- Voice in the Wind Magazine Inc.
As many of you know, the Arizona Coyotes are having a little trouble paying their bills. They also are in need of a new arena. I think I can help with both. Hear me out.
Why don’t we temporarily relocate the Coyotes to either Banff or Canmore, Alberta. This is kind of an experiment that I think we should try – an NHL team as a tourist attraction. Yes, that’s right. I want the Coyotes to come to Bow Valley as an attraction. Now at this point you’re thinking I’m nuts. Well, maybe I am. After all, the Coyotes are about as popular as watching grass grow. Or perhaps you prefer to watch paint peel. Pick your boredom. But here’s the thing. I’m not targeting a North American audience. Banff, in particular, is known for hosting international tourists. So where is this going?
Having worked with many people from all over the world, I have found one surprising connection between them – they would like to watch their first ever NHL hockey game while they are overseas. Whether they are from Australia, the U.K., New Zealand, Japan, South Korea or anywhere else where they don’t have hockey, they want to experience hockey. And for them, that means Canada. This is why the Coyotes’ will sell tickets. It’s not about winning in this market, it’s about being NHL. It’s about telling your friends back home you went to a hockey game. It’s about the story and the memories. It’s about the friendships that formed because of Our. Great. Game. Ordinarily, that would mean a trip to Calgary to watch the Flames play a game 130km away from our town. Many of the tourists (and workers) from abroad don’t have cars. This makes it difficult for them to reach the city, but it’s a piece of cake to travel between Banff and Canmore – there’s a bus.
It’s not like Calgary would be missing the revenue. The Flames have a pretty good attendance record. Arizona, on the other hand, gets a bigger turnout to a homeless fight. Moving the Coyotes to these small towns might actually improve the overall attendance and they clearly need the money. In the meantime, Banff and/or Canmore would get the benefit of a full hockey season as an attraction to the town. Everyone who lives here knows that there isn’t much going on from September through to April (what we call the “shoulder season”) and it wouldn’t be difficult to package Coyotes’ season tickets into ski packages – we do stuff like that all the time. It’s our wintertime bread and butter. If successful we could look at expanding the seating. For this reason and the many requirements of a National Park, I believe that Canmore would be better suited to housing the team, though I expect that Banff will see an increase in tourism as a spillover from the hockey team.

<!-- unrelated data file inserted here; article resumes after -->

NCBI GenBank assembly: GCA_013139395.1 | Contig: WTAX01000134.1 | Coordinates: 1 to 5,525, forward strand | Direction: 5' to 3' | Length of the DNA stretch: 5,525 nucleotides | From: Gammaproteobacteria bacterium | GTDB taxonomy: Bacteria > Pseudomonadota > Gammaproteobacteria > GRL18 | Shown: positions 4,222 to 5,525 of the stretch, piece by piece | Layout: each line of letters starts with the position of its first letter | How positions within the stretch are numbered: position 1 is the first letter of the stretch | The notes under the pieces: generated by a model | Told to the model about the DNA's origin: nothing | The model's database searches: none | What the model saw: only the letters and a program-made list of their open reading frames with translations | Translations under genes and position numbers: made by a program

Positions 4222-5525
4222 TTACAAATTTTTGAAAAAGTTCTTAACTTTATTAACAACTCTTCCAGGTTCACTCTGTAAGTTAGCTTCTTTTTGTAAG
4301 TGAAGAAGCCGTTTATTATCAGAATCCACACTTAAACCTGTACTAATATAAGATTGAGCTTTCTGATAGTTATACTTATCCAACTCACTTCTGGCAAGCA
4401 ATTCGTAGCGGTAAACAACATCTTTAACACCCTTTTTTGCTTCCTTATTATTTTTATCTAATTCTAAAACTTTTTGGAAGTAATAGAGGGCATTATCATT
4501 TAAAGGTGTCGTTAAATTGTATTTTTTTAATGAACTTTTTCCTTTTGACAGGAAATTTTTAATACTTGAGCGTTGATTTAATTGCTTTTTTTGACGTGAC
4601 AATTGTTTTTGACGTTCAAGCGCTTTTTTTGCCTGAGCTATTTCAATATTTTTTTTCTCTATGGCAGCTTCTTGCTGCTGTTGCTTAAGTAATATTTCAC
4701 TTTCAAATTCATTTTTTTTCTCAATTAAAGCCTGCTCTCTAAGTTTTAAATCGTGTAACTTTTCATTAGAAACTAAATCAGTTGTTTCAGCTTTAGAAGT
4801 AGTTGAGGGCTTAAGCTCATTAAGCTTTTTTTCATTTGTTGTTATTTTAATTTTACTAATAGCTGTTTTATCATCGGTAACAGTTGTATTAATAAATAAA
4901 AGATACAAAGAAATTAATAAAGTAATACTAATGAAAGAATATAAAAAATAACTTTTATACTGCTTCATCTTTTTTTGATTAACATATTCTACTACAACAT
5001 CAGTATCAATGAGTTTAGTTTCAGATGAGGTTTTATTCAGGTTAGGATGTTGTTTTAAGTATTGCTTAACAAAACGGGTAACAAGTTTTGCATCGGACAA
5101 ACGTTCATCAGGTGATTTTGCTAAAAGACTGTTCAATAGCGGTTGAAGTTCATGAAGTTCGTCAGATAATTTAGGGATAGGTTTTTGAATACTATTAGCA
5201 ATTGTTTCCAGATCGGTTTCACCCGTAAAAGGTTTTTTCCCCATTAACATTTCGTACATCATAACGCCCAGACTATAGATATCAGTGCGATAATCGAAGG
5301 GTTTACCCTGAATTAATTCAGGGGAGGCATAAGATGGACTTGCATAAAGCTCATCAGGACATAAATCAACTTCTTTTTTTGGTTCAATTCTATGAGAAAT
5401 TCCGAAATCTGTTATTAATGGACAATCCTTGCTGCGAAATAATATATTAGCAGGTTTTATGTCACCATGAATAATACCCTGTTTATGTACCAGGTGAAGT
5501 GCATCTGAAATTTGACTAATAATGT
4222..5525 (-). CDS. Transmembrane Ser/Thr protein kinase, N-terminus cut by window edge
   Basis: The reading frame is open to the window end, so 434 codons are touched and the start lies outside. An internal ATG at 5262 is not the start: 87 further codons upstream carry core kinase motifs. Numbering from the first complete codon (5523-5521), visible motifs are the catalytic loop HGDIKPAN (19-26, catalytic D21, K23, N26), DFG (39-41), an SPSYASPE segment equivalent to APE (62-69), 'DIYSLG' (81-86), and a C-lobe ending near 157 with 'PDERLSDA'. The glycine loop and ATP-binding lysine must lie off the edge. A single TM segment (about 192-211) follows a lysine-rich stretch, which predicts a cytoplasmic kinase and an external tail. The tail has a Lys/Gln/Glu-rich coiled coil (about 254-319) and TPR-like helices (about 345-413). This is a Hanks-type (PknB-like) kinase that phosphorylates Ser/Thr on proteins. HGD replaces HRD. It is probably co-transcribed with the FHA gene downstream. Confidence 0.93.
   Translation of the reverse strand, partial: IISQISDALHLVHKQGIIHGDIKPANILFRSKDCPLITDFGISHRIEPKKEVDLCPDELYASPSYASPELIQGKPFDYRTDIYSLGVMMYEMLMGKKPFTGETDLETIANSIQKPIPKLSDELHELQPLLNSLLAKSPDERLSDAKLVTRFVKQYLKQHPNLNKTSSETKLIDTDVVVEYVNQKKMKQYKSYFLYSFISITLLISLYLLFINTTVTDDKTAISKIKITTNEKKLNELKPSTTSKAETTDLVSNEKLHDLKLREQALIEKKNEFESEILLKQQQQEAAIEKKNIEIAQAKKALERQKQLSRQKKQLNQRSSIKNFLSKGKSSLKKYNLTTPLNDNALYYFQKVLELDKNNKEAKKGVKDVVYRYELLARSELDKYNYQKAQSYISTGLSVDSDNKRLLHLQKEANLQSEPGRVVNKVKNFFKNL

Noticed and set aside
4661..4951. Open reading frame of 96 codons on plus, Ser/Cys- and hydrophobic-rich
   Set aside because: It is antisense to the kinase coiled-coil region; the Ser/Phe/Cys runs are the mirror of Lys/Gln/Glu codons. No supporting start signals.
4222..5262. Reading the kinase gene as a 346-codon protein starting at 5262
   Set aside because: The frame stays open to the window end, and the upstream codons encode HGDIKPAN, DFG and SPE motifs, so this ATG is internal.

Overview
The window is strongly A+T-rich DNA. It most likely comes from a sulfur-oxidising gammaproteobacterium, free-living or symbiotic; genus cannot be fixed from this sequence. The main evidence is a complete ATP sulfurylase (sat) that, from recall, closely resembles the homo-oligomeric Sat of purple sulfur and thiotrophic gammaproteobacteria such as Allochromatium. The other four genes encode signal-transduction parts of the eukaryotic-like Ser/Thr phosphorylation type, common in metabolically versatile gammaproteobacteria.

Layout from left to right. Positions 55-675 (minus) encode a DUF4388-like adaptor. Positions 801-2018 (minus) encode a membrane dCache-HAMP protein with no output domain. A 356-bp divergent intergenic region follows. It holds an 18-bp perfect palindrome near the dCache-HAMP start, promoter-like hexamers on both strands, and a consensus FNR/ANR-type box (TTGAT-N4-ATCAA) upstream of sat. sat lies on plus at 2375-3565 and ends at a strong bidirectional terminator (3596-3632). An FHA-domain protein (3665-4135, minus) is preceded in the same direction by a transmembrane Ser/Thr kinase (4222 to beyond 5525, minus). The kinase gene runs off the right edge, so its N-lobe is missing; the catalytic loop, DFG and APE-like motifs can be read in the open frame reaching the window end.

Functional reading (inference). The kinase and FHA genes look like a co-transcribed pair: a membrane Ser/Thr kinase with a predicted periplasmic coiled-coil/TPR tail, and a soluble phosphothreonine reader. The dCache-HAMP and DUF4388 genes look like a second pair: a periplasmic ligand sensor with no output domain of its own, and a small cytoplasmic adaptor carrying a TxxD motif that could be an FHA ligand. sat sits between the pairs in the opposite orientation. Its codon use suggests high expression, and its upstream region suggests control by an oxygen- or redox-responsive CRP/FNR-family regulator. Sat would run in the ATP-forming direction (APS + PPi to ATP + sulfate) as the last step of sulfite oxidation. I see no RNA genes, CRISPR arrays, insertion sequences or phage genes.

BOW VALLEY PARTNERSHIP
The biggest plus of moving a hockey team to Bow Valley is the whole Bow Valley. By this, I mean the opportunity for a three way partnership between Lake Louise, Banff and Canmore. Playing hockey in the Canadian Rockies is awesome anyway. Playing outdoor hockey in Lake Louise (which has been done before), is spectacular. Between the 3 locations, there would be ample opportunity for outdoor games – anytime the Coyotes’ want one, in fact. There is always ice somewhere in the Bow Valley. Residents know that the coldest temperatures are in Lake Louise, making it the most ideal location for the outdoor game(s). In the meantime, Banff and Canmore both have arenas. What better way to show off Canada’s game (sorry lacrosse), than to give tourists the opportunity to witness an outdoor game and an indoor game. Maybe we hold an outdoor game once a week – say for Hockey Night in Canada (every Saturday)? Might be an interesting way to export hockey to the U.K. given that the NHL has tried games in London before. Maybe with an “adopted team”, the game could grow at a faster rate? We won’t know until we try it! SO TRY IT!!!! What are you waiting for? Luke Schenn’s return to Toronto?!? (Yes, I’m poking fun at Steve”Dangle”). We should totally do this! It’s not forever, it’s for now. Let’s make use of the Coyotes current predicament – it’s a win for everyone.
What does the NHL have to lose? Revenue? From a team that is struggling to pay its bills? Are they afraid to disappoint the Coyotes’ one dedicated fan? Whatever rationale the NHL uses, remember that I said this: It’s not forever, it’s for now. The Coyotes’ are “between places”, right now. What better time to take a flyer on a new idea? If nothing else, it would be a fascinating test of a hockey-tourism partnership. Thanks for reading!! Please like, share and subscribe to read my book!! And please follow me on twitter – I need to go viral!!! LOL.
Phone: 403-497-WIND (9463)